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Thursday September 12, 1974
. . . where the 1970s live forever!

News stories from Thursday September 12, 1974


Summaries of the stories the major media outlets considered to be of particular importance on this date:

  • A White House spokesman said that President Ford does not intend to pardon any of the Watergate defendants before trial, as he did former President Nixon. James Hushen, deputy White House press secretary, gave his assessment of Mr. Ford's intentions shortly before the Senate adopted by a vote of 55 to 24, a resolution urging the President to refrain from using his pardoning power until after the judicial process has been completed in each case. The resolution only expresses the wish of the Senate and does not have the force of law. [New York Times]
  • Federal Judge John Sirica denied requests by three of the six defendants in the Watergate cover-up case that charges against them be dropped on the ground that the pardoning of former President Nixon had created the public impression that they were guilty. He agreed, however, to delay by one day the starting date of the trial to permit the assembling of a new panel of prospective jurors. [New York Times]
  • The Bureau of Labor Statistics announced that wholesale prices in August recorded their biggest gain in a year as food prices rose sharply for the second consecutive month and industrial commodities generally continued upward. The Wholesale Price Index rose 3.9 percent in August, after allowing for normal seasonal changes, bringing the index to 167.4 percent of its 1967 base of 100. [New York Times]
  • At another of the preliminary meetings on inflation scheduled by President Ford, a coalition of industry groups affected by the severe depression in home building presented to skeptical government officials a nine-point rescue program. [New York Times]
  • Rock-throwing, jeering crowds in South Boston marred the start of a busing program designed to integrate Boston's public schools, and tonight Mayor Kevin White banned any gatherings in South Boston streets. Other parts of the city were calm as the busing program began. [New York Times]
  • Clearly indicating that he intended to maintain the sort of support of previous administrations for the Saigon government, President Ford appealed personally to congressional leaders to restore the hundreds of millions of dollars cut from the administration's foreign aid budget for South Vietnam and the rest of Indochina. In a special message to Congress on foreign aid priorities, Mr. Ford also said that he was "concerned" that restrictive amendments to the bill approved by the Senate Foreign Relations Committee would "severely limit" his ability to "conduct United States foreign policy." Initial reaction on Capitol Hill to the President's request for the restored funds was unenthusiastic. [New York Times]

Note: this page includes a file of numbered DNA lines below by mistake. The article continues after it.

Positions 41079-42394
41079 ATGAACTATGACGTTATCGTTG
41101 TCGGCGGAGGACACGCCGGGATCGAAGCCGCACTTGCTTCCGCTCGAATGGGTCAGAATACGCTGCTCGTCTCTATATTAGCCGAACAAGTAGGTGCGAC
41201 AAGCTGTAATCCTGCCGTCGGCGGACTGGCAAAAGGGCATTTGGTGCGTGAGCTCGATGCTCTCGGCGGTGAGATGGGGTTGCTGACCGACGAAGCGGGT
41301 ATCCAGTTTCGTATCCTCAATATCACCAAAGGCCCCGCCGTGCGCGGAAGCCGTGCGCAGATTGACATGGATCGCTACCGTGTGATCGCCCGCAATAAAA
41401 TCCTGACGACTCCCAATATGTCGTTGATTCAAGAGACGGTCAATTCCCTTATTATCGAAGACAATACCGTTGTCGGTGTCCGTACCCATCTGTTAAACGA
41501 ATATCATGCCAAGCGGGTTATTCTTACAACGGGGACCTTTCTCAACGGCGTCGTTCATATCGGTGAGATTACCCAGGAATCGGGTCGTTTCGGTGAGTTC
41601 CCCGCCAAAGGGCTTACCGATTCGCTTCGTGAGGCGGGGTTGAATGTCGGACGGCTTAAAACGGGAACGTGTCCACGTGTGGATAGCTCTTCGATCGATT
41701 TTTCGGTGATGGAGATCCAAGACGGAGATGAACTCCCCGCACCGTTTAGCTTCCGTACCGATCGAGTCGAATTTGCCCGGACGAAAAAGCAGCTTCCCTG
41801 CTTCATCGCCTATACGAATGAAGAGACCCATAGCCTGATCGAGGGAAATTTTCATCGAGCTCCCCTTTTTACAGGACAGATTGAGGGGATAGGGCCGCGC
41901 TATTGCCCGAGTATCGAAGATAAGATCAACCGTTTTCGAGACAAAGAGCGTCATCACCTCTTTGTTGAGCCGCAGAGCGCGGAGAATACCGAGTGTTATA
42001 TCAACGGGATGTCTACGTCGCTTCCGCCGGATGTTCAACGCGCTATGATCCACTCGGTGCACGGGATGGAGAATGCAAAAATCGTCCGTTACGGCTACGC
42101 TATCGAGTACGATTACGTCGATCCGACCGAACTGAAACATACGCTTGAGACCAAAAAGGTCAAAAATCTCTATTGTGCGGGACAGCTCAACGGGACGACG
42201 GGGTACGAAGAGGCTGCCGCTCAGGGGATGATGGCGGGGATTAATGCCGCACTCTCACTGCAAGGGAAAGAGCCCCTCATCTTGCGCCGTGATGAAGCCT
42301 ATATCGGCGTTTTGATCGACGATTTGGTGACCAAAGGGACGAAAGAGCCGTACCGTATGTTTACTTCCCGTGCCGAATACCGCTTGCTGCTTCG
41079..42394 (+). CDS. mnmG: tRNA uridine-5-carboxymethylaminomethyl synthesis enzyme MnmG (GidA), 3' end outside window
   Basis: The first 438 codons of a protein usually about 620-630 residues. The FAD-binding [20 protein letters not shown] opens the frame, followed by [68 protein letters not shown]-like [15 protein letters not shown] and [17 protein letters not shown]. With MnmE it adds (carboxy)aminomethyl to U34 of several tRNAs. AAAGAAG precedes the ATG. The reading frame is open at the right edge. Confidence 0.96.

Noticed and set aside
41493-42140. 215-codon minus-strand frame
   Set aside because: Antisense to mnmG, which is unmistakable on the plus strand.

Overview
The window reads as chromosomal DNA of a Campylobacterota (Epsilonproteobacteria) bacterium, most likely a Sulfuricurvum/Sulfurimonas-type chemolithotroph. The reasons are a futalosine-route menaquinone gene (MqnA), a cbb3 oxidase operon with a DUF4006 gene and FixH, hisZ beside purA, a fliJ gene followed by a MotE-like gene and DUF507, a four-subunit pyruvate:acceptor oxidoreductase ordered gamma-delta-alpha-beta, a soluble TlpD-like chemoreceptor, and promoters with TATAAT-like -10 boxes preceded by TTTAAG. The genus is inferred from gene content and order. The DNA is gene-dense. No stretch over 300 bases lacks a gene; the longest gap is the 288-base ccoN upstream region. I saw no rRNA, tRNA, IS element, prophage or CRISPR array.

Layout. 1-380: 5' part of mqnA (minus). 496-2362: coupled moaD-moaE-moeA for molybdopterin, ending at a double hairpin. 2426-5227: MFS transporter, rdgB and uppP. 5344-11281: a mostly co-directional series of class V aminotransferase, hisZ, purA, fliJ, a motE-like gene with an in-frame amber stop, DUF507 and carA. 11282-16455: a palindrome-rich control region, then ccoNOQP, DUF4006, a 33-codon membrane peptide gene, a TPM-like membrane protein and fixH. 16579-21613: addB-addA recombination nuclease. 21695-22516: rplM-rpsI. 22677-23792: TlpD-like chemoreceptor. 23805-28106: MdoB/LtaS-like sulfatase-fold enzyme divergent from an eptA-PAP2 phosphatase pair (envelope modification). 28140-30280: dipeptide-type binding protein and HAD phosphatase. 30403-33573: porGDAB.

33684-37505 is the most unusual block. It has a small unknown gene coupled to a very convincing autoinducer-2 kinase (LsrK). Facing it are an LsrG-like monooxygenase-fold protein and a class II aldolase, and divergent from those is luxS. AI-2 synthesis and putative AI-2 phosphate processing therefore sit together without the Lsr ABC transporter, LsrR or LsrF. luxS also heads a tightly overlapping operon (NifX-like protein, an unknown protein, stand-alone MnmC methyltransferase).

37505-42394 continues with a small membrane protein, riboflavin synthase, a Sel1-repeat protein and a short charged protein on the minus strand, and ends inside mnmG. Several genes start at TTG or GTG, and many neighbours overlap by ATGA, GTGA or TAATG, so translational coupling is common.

• Emperor Haile Selassie of Ethiopia, who ruled his country for 58 years, was deposed peacefully by the military. He was taken from his palace in Addis Ababa to army headquarters and later reportedly to a palace outside the capital for his "personal safety," He had been progressively stripped of his absolute powers amid charges of corruption against his government. [New York Times]


Stock Market Report

Dow Jones Industrial Average: 641.74 (-12.98, -1.98%)
S&P Composite: 66.71 (-1.84, -2.68%)
Arms Index: 2.30

IssuesVolume*
Advances1820.89
Declines1,27414.30
Unchanged3271.73
Total Volume16.92
* in millions of shares

Arms Index is the ratio of volume per declining issue to volume per advancing issue; a figure below 1.0 is bullish.

Market Index Trends
DateDJIAS&PVolume*
September 11, 1974654.7268.5511.82
September 10, 1974658.1769.2411.98
September 9, 1974662.9469.7211.16
September 6, 1974677.8871.4215.13
September 5, 1974670.7670.8714.21
September 4, 1974648.0068.7216.93
September 3, 1974663.3370.5212.75
August 30, 1974678.5872.1516.23
August 29, 1974656.8469.9913.69
August 28, 1974666.6170.7616.67


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